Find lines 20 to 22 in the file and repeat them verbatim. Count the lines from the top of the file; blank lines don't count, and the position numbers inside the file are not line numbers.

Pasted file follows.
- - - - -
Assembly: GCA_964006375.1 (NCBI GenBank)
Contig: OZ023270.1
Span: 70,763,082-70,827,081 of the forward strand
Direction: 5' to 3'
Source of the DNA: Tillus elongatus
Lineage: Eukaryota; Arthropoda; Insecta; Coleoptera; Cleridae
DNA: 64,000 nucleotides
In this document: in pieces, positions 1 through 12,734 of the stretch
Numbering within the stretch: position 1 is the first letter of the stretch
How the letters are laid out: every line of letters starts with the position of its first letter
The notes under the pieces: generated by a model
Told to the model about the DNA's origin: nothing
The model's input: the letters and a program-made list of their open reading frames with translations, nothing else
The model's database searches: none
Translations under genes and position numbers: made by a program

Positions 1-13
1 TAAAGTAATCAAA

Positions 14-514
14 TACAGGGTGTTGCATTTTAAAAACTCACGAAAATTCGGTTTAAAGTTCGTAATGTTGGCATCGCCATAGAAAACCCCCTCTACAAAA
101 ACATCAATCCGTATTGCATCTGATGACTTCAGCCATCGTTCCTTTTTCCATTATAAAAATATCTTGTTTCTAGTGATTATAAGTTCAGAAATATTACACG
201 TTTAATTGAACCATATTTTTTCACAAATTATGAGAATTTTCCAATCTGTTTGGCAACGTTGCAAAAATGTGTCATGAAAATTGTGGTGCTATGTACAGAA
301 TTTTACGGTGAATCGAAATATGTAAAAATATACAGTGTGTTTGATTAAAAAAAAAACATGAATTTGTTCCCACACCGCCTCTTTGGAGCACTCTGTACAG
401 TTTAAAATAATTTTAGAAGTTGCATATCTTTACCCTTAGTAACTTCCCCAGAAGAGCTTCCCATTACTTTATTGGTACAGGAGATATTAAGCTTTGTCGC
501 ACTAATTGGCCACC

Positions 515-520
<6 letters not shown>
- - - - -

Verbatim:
101 ACATCAATCCGTATTGCATCTGATGACTTCAGCCATCGTTCCTTTTTCCATTATAAAAATATCTTGTTTCTAGTGATTATAAGTTCAGAAATATTACACG
201 TTTAATTGAACCATATTTTTTCACAAATTATGAGAATTTTCCAATCTGTTTGGCAACGTTGCAAAAATGTGTCATGAAAATTGTGGTGCTATGTACAGAA
301 TTTTACGGTGAATCGAAATATGTAAAAATATACAGTGTGTTTGATTAAAAAAAAAACATGAATTTGTTCCCACACCGCCTCTTTGGAGCACTCTGTACAG